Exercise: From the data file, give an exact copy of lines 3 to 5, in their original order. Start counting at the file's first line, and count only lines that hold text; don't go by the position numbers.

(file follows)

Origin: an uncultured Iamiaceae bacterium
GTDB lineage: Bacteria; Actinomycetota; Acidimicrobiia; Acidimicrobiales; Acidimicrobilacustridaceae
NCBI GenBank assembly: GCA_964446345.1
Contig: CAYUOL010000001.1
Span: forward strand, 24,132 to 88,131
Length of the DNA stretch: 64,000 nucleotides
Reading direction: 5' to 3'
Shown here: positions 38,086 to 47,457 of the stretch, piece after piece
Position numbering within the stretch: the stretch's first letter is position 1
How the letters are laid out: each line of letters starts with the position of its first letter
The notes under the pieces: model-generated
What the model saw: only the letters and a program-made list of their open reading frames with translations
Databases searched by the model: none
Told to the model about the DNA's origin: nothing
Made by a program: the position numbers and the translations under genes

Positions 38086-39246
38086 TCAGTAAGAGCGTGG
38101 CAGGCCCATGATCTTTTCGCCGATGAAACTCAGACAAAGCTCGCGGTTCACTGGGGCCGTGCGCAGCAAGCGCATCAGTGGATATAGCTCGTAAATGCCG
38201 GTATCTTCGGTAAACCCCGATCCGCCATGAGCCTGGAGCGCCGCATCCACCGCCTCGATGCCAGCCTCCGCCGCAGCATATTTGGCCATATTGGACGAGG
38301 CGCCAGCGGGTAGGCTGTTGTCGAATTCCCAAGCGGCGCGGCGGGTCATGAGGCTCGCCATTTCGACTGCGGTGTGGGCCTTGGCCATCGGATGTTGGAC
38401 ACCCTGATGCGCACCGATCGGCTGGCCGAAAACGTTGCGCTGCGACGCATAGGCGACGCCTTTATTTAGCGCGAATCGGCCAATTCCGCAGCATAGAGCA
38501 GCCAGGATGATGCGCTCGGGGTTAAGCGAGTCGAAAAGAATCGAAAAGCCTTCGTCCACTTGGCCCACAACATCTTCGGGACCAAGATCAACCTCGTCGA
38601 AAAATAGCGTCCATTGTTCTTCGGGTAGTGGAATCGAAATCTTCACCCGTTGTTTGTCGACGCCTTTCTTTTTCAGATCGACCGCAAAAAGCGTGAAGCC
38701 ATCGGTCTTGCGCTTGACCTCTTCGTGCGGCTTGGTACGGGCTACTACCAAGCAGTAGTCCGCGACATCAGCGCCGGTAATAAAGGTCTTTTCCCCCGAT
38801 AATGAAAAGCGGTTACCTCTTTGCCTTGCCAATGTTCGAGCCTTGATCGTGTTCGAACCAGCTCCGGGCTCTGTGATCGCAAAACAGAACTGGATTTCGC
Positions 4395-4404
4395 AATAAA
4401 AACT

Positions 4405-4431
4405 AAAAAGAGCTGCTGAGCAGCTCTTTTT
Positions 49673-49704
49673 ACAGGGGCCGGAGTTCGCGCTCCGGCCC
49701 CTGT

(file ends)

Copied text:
NCBI GenBank assembly: GCA_964446345.1
Contig: CAYUOL010000001.1
Span: forward strand, 24,132 to 88,131